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, 13 (3), 228-34

Sex Differences in Reported Pain Across 11,000 Patients Captured in Electronic Medical Records


Sex Differences in Reported Pain Across 11,000 Patients Captured in Electronic Medical Records

David Ruau et al. J Pain.


Clinically recorded pain scores are abundant in patient health records but are rarely used in research. The use of this information could help improve clinical outcomes. For example, a recent report by the Institute of Medicine stated that ineffective use of clinical information contributes to undertreatment of patient subpopulations--especially women. This study used diagnosis-associated pain scores from a large hospital database to document sex differences in reported pain. We used de-identified electronic medical records from Stanford Hospital and Clinics for more than 72,000 patients. Each record contained at least 1 disease-associated pain score. We found over 160,000 pain scores in more than 250 primary diagnoses, and analyzed differences in disease-specific pain reported by men and women. After filtering for diagnoses with minimum encounter numbers, we found diagnosis-specific sex differences in reported pain. The most significant differences occurred in patients with disorders of the musculoskeletal, circulatory, respiratory and digestive systems, followed by infectious diseases, and injury and poisoning. We also discovered sex-specific differences in pain intensity in previously unreported diseases, including disorders of the cervical region, and acute sinusitis (P = .01, .017, respectively). Pain scores were collected during hospital encounters. No information about the use of pre-encounter over-the-counter medications was available. To our knowledge, this is the largest data-driven study documenting sex differences of disease-associated pain. It highlights the utility of electronic medical record data to corroborate and expand on results of smaller clinical studies. Our findings emphasize the need for future research examining the mechanisms underlying differences in pain.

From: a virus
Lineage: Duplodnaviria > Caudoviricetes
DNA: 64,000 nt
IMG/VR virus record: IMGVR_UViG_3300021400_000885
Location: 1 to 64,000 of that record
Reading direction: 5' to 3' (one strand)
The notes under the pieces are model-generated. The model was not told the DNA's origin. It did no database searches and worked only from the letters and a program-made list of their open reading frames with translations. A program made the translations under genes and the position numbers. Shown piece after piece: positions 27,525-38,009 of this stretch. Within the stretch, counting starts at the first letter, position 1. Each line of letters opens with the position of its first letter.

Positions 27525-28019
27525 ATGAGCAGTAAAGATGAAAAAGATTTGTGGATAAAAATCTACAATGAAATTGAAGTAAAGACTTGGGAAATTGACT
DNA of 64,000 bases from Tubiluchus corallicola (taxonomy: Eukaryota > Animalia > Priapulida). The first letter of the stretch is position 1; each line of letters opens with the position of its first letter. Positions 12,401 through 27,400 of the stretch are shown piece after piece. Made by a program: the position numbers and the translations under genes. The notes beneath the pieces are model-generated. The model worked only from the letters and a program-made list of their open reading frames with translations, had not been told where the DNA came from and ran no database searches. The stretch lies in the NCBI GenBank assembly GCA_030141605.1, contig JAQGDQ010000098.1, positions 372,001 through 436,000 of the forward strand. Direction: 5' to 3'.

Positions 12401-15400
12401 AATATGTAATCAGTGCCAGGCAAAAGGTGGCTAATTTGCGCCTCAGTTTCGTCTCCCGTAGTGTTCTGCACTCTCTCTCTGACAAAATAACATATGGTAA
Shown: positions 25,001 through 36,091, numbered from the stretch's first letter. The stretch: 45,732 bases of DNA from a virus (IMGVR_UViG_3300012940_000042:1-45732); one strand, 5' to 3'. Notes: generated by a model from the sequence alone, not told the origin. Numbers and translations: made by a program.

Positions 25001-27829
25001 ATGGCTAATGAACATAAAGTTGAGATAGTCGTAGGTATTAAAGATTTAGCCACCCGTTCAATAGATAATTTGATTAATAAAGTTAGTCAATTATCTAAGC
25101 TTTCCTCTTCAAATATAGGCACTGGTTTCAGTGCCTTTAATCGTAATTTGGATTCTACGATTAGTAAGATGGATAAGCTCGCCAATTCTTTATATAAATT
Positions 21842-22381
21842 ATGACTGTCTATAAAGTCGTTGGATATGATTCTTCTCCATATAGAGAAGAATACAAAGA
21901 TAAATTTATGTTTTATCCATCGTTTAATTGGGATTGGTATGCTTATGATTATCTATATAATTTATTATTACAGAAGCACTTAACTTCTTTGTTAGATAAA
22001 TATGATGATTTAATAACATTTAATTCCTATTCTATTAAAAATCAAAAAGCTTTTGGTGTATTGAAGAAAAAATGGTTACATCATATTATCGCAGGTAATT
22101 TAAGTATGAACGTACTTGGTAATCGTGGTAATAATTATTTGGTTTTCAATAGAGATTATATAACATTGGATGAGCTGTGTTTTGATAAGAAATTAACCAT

Perspective: This article highlights the potential of electronic medical records to conduct large-scale pain studies. Our results are consistent with previous studies reporting pain differences between sexes and also suggest that clinicians should pay increased attention to this idea.

Conflict of interest statement

Competing Interests: The authors declare that there are no conflicts of interest related to this manuscript.


Figure 1
Figure 1
Scatterplot of average pain scores for men and women across 47 diagnosis sections. Each point represents average pain scores for a single diagnosis. Blue circles represent diagnoses with 41–68 encounters, and red triangles represent diagnoses with more than 68 encounters. The black line is a hypothetical perfect correlation between male and female pain scores. The dashed black lines show average pain score difference of one unit between men and women. Colored line segments on the x- and y-axes show the distribution of female and male pain scores for each encounter threshold.
Figure 2
Figure 2
Slopegraph representing the average pain score change between men and women for 22 diagnoses with >68 encounters. Abbreviations: disorder (dis); disease (dx).

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